NEW YORK -- It was not the catcher-miming, Aaron Boone says, that earned him the one-game suspension that he received on Sunday from Major League Baseball. Instead it was the contact he made with home-plate umpire Nic Lentz on Friday night, after his ejection from an eventual 7-5 win over the Tigers, that led to the discipline that will sideline him for Sunday's series finale.
The on-field theatrics and the ejection came after Lentz called a 1-1 pitch from Jordan Zimmermann to Gleyber Torres a strike. The first-year skipper continued his protest outside the dugout after he was tossed, squatting behind home plate to demonstrate his displeasure with Lentz's calls. The animated nature of Boone's third career ejection was what made the highlight reels and replays, but it was the slight contact his cap made with Lentz's during their heated exchanges before and after that caught the attention of MLB chief operating officer Joe Torre. No part of the manager's body made contact with Lentz, though Boone went nose-to-nose with the umpire while stating his case.
After reviewing the incident, Torre ruled that the contact, slight as it was, violated the league's policy.
Bench coach Josh Bard will manage the Yankees on Sunday in place of Boone, who was also fined an undisclosed amount by MLB. The first-year skipper said that Torre delivered the news in person on Saturday night at Yankee Stadium.
"I accept it," Boone said. "Obviously, I got a little too close for comfort there, so that's part of the deal.
"I was arguing, I got kicked out of the game, I reacted how I reacted. Unfortunately, I got a little too close, and I do regret that. I always want to be in control of my emotions, to a degree. But sometimes you also have to state your claim and defend certain things that are important. I definitely shouldn't have nicked his cap.
"Next time I'll flip the cap around backwards and let it rip," he joked. "Hopefully I'll be better, learning from this, and learn to control my emotions in a better way."
Didi nearing return
A day after general manager Brian Cashman indicated that shortstop Didi Gregorius could return by next weekend's series in Seattle, Gregorius took another tangible step toward turning that forecast into reality. He participated in a full on-field workout for the second straight day, prompting Boone to say, "He's probably starting to knock on the door of getting back."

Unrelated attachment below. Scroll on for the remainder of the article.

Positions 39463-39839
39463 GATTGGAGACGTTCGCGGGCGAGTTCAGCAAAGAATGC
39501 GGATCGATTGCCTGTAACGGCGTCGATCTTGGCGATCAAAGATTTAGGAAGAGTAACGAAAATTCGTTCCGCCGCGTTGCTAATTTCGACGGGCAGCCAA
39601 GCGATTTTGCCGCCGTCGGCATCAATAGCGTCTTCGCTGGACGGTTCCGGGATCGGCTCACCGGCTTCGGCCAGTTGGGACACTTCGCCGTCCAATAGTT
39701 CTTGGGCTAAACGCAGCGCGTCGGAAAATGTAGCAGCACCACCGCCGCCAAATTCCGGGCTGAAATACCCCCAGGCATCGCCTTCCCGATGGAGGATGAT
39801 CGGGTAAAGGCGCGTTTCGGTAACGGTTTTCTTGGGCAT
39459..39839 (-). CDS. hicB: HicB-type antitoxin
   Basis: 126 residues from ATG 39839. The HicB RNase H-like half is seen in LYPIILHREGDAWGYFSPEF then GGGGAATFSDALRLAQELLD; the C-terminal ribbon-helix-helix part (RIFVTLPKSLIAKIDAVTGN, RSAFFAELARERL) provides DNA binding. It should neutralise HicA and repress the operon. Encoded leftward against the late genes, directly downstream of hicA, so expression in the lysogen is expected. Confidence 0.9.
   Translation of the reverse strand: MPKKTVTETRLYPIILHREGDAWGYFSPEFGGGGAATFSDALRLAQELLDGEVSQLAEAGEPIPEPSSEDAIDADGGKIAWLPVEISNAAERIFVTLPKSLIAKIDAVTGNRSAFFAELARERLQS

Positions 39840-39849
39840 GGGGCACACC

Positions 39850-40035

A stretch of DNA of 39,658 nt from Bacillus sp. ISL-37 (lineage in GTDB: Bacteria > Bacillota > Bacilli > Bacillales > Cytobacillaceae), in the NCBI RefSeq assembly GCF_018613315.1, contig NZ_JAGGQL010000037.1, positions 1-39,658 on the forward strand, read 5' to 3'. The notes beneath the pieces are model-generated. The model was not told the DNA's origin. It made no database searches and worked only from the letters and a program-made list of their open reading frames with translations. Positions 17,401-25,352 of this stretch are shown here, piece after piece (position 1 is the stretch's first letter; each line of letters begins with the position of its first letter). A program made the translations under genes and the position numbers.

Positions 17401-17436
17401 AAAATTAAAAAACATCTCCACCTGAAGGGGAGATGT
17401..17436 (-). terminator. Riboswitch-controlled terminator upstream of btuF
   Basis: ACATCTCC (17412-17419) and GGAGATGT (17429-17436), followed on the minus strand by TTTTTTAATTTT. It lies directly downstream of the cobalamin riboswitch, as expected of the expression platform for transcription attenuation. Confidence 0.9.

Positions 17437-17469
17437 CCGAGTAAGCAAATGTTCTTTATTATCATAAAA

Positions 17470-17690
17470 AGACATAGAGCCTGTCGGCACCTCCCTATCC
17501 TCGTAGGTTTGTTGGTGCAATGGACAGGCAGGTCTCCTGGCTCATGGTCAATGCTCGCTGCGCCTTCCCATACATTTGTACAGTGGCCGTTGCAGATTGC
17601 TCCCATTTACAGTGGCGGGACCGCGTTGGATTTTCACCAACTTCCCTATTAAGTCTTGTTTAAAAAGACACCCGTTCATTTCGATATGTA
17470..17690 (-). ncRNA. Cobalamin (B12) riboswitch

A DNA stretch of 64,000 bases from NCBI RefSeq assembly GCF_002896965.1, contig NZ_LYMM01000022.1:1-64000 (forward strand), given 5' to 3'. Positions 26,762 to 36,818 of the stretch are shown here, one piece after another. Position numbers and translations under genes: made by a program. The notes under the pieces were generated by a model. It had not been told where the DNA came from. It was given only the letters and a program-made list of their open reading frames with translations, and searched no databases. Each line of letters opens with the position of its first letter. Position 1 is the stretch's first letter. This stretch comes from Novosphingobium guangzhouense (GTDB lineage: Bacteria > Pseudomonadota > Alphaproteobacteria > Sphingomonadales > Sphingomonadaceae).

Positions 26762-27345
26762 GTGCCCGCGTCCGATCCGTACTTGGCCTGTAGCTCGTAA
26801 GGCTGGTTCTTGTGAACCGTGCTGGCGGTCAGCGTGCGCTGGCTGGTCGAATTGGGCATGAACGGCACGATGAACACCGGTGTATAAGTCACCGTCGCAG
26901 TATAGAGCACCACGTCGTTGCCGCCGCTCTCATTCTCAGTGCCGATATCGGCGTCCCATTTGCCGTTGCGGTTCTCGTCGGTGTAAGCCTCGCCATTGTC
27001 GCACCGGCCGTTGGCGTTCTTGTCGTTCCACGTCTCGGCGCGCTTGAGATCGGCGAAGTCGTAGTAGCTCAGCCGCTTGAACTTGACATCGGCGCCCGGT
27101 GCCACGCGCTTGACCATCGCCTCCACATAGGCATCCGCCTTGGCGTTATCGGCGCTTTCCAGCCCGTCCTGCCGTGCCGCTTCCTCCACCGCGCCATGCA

One of the Yankees' steadiest contributors this season, Gregorius was hitting .270/.333/.482 with 22 home runs and 74 RBIs in 118 games. He's been on the DL with a bruised left heel since Aug. 19.
"He's getting close, and today was a really important day," Boone said. "The workload was really ratcheted up yesterday, and today was a barometer for how he'd bounce back. He came in ready to work and ready to get back there on the field."
Prior to Sunday's game, the Yankees added bullpen depth by recalling right-hander Jonathan Loaisiga from Double-A Trenton. The 23-year-old Loaisiga, the Yankees' No. 3 prospect according to MLB Pipeline, went 2-0 with a 3.00 ERA in four big league starts earlier this season. He went a combined 6-1 with a 2.89 ERA over 14 starts spread over three levels in the Minors this year.
Loaisiga gives the Yankees 31 players on their active roster, and 11 relievers.
• After hinting at the possibility for more than a week, Boone gave Giancarlo Stanton a routine off-day on Sunday. It marked the first time Stanton, who has been playing through a minor hamstring injury for more than a month, mostly at designated hitter, was absent from the lineup since May 28. Stanton hit .291/.364/.545 with 22 home runs over that stretch, which spanned 85 straight games.
• While a familiar face was out of the lineup, a new face slotted in. Adeiny Hechavarria made his first start in pinstripes on Sunday, batting eighth and playing shortstop in Gregorius' place. The veteran was acquired from the Pirates to provide infield depth on Friday.